Brother Fang says..."A worthwhile buy for fans of Chang Cheh, the underrated Kuei Cheh-hung and the criminally-ignored Wong Chung! For the uncertain, try it out by borrowing or renting! Remember, with the volume of mature content in this, do NOT play it with children or overly sensitive people around!"

Keeping it trivial....

Fang Shih-yu, Shaolin Temple.

P.S. - While you still can, purchase it from PlayAsia by clicking here.

6 comments:

  1. This is a great write up on a movie that seems to get very little mention. I think Kuei might have had more influence over this movie than Cheh. It has a lot more of Kuei's gritty style. I believe it was possibly a means of getting him some notice by having Cheh's name attached. It also appears to be his version of BOXER FROM SHANTUNG. I would really love to see Kuei's PAYMENT IN BLOOD, his first modern crime film, get a DVD release, but I think I read on the ZiiEagle site that the elements for that title were not suitable for restoration.

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  2. Thank you, venoms5!

    The fact the action's good here is a given, so I decided to emphasize the qualities of the story, Cheh-hung and Wang Chung!

    So you feel this was Cheh-hung's project to begin with? That's quite possible! Whether it was his or Cheh's, the point seems to be people liked Cheh-hung's directing, and only recently are his films getting proper recognition.

    He and Sun Chung both got a boost from the Cheh name, and Chung outlasted Cheh-hung by ten years on making movies. It's like he went over the edge more than Chung did with later ventures, but he burned out quicker.

    I'd also say if David Chiang had left Shaw earlier (in addition to Fu Sheng never arriving on the scene), Wang Chung might've had more lead roles come his way! Oh, well....

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  3. I don't know, really. It only looks more like a Kuei movie than a Chang Cheh one especially when compared to his other movies.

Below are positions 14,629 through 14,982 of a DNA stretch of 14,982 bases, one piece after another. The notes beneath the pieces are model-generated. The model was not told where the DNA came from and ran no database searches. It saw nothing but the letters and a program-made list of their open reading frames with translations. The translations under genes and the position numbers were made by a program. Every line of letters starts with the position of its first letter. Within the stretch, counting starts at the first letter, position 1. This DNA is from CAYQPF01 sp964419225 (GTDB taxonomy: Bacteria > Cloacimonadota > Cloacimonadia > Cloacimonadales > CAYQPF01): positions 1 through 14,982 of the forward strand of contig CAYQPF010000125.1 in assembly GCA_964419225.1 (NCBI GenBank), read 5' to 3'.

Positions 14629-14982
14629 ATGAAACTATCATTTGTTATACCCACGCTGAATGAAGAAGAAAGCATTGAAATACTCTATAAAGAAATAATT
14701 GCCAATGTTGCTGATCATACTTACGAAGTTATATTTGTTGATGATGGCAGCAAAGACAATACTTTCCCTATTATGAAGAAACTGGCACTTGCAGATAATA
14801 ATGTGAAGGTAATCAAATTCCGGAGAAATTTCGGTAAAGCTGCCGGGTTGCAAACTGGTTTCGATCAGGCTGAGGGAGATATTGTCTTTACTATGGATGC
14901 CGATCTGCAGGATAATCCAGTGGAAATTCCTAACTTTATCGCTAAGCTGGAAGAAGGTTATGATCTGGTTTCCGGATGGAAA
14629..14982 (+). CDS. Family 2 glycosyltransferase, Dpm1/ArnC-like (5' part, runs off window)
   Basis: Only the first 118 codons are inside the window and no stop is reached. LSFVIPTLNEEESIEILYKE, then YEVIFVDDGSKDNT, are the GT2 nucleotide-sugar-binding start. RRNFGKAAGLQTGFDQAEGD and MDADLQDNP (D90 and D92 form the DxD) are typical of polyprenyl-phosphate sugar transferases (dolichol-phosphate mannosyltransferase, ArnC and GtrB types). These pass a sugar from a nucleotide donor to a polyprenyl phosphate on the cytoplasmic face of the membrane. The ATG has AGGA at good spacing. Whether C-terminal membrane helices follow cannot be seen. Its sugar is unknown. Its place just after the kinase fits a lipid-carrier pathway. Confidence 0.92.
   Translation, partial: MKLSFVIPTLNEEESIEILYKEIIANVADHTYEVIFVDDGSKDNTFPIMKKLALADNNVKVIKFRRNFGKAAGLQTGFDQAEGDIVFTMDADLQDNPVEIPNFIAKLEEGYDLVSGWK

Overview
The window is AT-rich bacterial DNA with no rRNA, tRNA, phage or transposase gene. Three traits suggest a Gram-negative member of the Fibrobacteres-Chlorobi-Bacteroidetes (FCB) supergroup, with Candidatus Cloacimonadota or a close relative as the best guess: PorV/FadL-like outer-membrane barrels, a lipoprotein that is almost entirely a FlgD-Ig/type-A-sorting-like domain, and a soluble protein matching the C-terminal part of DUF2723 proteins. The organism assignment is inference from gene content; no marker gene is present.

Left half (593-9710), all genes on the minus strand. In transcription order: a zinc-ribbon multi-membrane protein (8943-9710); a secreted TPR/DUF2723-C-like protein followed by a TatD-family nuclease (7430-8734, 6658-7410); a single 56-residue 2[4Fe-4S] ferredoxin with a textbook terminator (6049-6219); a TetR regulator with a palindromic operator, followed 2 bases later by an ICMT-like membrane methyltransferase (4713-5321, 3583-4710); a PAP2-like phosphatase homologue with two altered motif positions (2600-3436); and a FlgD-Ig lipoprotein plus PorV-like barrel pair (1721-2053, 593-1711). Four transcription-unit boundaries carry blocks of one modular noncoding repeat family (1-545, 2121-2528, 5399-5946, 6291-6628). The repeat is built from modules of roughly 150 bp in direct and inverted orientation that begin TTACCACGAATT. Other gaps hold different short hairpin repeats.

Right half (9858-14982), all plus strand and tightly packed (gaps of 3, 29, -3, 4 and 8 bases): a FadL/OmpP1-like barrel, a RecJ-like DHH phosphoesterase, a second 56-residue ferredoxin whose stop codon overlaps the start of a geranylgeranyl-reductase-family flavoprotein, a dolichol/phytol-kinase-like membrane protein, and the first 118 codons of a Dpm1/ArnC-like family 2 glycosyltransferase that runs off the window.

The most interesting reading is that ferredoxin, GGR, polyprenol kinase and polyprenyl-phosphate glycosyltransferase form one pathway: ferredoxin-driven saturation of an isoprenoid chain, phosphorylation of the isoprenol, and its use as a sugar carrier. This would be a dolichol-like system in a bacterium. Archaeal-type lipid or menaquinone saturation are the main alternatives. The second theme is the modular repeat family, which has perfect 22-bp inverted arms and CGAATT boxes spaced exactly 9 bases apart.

Apparently Kuei migrated to America and expected to get into Hollywood, but it never happened. I remember somebody telling me he ended up running a pizza joint instead.

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  4. Cheh-hung (possibly) wound up running a pizza place? Whoa! I wonder how good the pizza was? :o)

    I'd say since he arrived in the US during the '80s, his timing was bad! (Jackie Chan wasn't even big business yet.) If he could've shown up around the time John Woo did (especially if he was in good health), he might've had a better chance, even if he had to start in "B" movies.

    Have you seen any later Wang Chung movies (including ones he also directed), venoms5? How are they?

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  5. Yeah, I've got his three Shaw directed crime pictures. THE INFORMER was just so-so, but the other two were really good and had some of the same neolithic looking actors from the nasty HK LAST HOUSE clone, THE BEASTS (1980).

    The only thing I remember vividly about THE INFORMER is that one scene in a club you hear the same disco song that was later used in Romero's CREEPSHOW during the 'Father's Day' segment.

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  6. I'll be on the lookout for those, though it appears many of Wang Chung's later Shaws (and what post-Shaw movies have made it to DVD) are hard to come by.

    I'm playing the The Proud Youth now, a '78 Sun Chung wuxia movie where Chung has a good supporting role! It really has been a while since I've looked at it; it's as strong a film as The Avenging Eagle or The Deadly Breaking Sword!